Sonnet that Only Exists in the Tropics (and other poems)

Sonnet that Only Exists in the Tropics

It’s organic     he says     fleeing into swamp culture 
leaving behind the years of espresso and Roquefort 
observing the way that light illuminates the mud 
that thickens the water     a haven for all types
of menacing organism     it’s fundamental     he 
repeats     locked inside a bathroom as refuge from 
the hellscape of his family     trying to find a distance 
where he might recoil at a non-alarming pace     inside
him is a certain darkness that evades the moonlight
that fails to propagate the shrilling of tree frogs
the screeching of owls     this magnificent heat 
that even nightfall can never break     a sweat as 
pungent as sex     divergent across the infrastructure 
of conduit     the taste of nectar on his tongue. 

Sonnet for the Inner Suburbs

You were still a distance before the city line
where the fires were burning     flames swelling 
like an ocean of narrative     Cy Twombly 
flower-kissed in orange and red     a desert 
blossom that seeds the dreams of a dying planet…
remember the concept of millions     and how
it expanded beyond all limits     remember the shape
as gesture that surrounded the idea of seasons
fading now into unrestricted congruence
it’s a time for craftsmanship to resurrect itself 
after all these years of specialization     it’s time 
to work on the shape of our bleeding gums 
and the frightful condition of our once fragrant 
gardens     where weeds are spreading furiously.

Stained Glass Lights Up a Sonnet

Taking this as a harbinger of time still to come
these brass and silver memories of childhood religion
tall and bone-skinny in long black robes and white
collar     the choral trills and pocket change 
that clinks into the collection plate     blue hair 
and crinkled skin     everything observed from 
a place of never-sanctioned mockery     the leaves 
are falling in the churchyard     horse chestnut fruit
splits open     spilling out the rich brown seed 
ancient language on ancient stone that fades
back into forgotten centuries     the stained-glass
windows are dull from outside     but once 
within the light spills color     opening up the space
where kind-hearted folks are sitting quietly. 

Sonnet for Friendship in the Workplace

A mystery is welded into platonic irony     sharp metallic
edges     glinting silver in a concrete world     harsh
sounds are magnified     echoing through a cavernous
space     when attempts are made to define the exact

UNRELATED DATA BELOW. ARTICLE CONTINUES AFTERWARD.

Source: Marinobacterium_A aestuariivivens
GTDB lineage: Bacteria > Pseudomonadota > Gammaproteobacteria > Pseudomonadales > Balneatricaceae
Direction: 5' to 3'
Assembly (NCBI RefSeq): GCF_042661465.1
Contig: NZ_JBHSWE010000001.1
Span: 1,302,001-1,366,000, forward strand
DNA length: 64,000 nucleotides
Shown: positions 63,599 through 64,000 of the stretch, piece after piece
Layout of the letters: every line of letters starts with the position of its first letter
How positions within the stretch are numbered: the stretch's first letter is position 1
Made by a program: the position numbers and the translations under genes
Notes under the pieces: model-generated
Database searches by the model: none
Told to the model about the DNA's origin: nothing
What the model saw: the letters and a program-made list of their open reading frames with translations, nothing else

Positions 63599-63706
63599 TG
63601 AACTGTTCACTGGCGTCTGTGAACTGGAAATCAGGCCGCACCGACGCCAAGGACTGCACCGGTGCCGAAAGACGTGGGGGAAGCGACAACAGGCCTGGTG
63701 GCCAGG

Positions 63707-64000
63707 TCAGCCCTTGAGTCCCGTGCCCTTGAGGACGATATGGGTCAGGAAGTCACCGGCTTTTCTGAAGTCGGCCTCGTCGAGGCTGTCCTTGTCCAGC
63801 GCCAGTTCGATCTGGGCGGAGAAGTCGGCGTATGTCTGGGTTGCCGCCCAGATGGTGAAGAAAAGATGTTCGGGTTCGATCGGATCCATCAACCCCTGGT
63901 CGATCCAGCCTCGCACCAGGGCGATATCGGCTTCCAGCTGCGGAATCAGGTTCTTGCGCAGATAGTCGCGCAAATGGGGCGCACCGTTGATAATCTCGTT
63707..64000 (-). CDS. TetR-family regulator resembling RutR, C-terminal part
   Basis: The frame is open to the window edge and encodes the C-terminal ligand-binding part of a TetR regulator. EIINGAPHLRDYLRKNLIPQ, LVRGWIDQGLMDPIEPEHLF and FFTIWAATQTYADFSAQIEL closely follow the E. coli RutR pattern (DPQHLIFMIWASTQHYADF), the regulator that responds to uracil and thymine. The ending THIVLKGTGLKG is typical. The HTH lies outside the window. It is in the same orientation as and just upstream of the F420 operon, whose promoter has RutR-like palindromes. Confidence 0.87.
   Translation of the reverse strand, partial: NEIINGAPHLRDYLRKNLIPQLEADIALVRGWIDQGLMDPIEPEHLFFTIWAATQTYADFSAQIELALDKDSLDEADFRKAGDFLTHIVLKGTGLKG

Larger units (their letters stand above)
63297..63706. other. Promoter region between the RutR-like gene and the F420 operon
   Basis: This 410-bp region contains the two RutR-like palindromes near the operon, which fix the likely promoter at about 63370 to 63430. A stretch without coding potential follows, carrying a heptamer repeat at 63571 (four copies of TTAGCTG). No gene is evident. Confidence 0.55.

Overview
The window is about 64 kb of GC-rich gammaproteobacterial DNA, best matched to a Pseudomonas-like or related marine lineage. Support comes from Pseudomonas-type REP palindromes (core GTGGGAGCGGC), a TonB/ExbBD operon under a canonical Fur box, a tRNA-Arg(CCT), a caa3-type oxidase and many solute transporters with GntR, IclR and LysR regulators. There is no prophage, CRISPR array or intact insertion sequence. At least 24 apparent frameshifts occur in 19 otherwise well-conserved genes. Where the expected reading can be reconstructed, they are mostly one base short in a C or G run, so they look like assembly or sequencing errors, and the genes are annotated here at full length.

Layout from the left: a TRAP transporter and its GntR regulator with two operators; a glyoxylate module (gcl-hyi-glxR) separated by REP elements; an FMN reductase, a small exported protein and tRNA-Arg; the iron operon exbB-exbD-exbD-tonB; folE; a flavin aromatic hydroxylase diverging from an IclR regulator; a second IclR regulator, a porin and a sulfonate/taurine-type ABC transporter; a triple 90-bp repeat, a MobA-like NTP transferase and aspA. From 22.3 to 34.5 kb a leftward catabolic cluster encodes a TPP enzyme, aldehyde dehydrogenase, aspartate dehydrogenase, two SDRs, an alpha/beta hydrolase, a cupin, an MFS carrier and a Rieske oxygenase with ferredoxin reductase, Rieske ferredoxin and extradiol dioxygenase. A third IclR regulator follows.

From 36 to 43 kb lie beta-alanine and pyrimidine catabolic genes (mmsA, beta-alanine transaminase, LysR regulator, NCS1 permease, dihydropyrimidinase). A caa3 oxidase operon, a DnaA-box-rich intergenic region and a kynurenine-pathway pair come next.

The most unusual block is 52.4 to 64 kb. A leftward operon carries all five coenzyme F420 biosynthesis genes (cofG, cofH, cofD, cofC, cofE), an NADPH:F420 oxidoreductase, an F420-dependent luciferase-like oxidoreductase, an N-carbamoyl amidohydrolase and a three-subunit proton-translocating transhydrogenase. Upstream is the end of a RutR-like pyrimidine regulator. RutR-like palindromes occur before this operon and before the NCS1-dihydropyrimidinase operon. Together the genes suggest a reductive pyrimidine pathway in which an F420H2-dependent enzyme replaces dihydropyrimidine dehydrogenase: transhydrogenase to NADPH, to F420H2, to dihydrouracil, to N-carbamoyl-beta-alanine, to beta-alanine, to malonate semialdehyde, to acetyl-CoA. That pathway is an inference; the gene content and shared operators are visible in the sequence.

meaning of friendship     parameters mapped as axes
as a graph is formed in n-dimensional space     where one
is always gleaming     edging light through bandwidth
defined as elegy     beyond the wire perimeter you find 
a meadow sinking into indigo     as day’s end looms 
there is still sufficient visibility     cars leave one by one 
a delicate dance of compact spacing     home is just 
a metaphor for temporary relief     hoping there will be 
no rain tonight     because the one thing everyone is sure of  
is that this grid has been breaking down for decades. 

Sonnet on Post-Coital Tristesse

The taste of nectar was on his tongue     but his feet
were frozen into blocks of ice as he walked through the rain
just another man in a long dark overcoat a brimmed
hat protecting his head from the weather a head full
of memories of oiled torsos slithering and naked
in an overheated room of breakfast mornings
with coffee and eggs and fresh fruit driving though
the sunlit valley with the snow-capped peaks all around
and the sound of laughter the softness of memory
and touch and a heart-bursting tenderness and then
so suddenly it was over and now he walks the city
blocks oblivious to weather driving his thoughts
like a nail into the firmament watching it crack and split
apart rendering into darkness elliptical darkness pure.


  • Paul Ilechko is a British American poet and occasional songwriter who lives with his partner in Lambertville, New Jersey. His work has appeared in many journals, including The Bennington Review, The Night Heron Barks, deLuge, Stirring, and The Inflectionist Review. He has also published several chapbooks.

  • The Making of Books (stills) by Encyclopaedia Britannica Films 1947